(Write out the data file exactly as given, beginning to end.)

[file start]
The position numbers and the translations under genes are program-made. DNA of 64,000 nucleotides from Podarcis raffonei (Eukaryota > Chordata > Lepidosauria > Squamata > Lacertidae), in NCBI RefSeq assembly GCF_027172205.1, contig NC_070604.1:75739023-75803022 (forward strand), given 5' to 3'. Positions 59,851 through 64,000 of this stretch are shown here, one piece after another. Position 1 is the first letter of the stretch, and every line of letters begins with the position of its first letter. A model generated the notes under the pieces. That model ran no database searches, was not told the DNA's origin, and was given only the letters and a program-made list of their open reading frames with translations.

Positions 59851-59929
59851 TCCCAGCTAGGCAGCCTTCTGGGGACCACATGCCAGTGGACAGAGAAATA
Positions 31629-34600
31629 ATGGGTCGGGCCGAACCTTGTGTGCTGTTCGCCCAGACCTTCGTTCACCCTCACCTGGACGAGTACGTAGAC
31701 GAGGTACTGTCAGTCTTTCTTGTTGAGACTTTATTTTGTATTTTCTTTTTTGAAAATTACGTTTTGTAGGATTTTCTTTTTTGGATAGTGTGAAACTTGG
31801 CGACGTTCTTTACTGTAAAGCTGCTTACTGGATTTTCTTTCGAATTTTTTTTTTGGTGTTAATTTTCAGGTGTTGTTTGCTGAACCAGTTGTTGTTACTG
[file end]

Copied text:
The position numbers and the translations under genes are program-made. DNA of 64,000 nucleotides from Podarcis raffonei (Eukaryota > Chordata > Lepidosauria > Squamata > Lacertidae), in NCBI RefSeq assembly GCF_027172205.1, contig NC_070604.1:75739023-75803022 (forward strand), given 5' to 3'. Positions 59,851 through 64,000 of this stretch are shown here, one piece after another. Position 1 is the first letter of the stretch, and every line of letters begins with the position of its first letter. A model generated the notes under the pieces. That model ran no database searches, was not told the DNA's origin, and was given only the letters and a program-made list of their open reading frames with translations.

Positions 59851-59929
59851 TCCCAGCTAGGCAGCCTTCTGGGGACCACATGCCAGTGGACAGAGAAATA
Positions 31629-34600
31629 ATGGGTCGGGCCGAACCTTGTGTGCTGTTCGCCCAGACCTTCGTTCACCCTCACCTGGACGAGTACGTAGAC
31701 GAGGTACTGTCAGTCTTTCTTGTTGAGACTTTATTTTGTATTTTCTTTTTTGAAAATTACGTTTTGTAGGATTTTCTTTTTTGGATAGTGTGAAACTTGG
31801 CGACGTTCTTTACTGTAAAGCTGCTTACTGGATTTTCTTTCGAATTTTTTTTTTGGTGTTAATTTTCAGGTGTTGTTTGCTGAACCAGTTGTTGTTACTG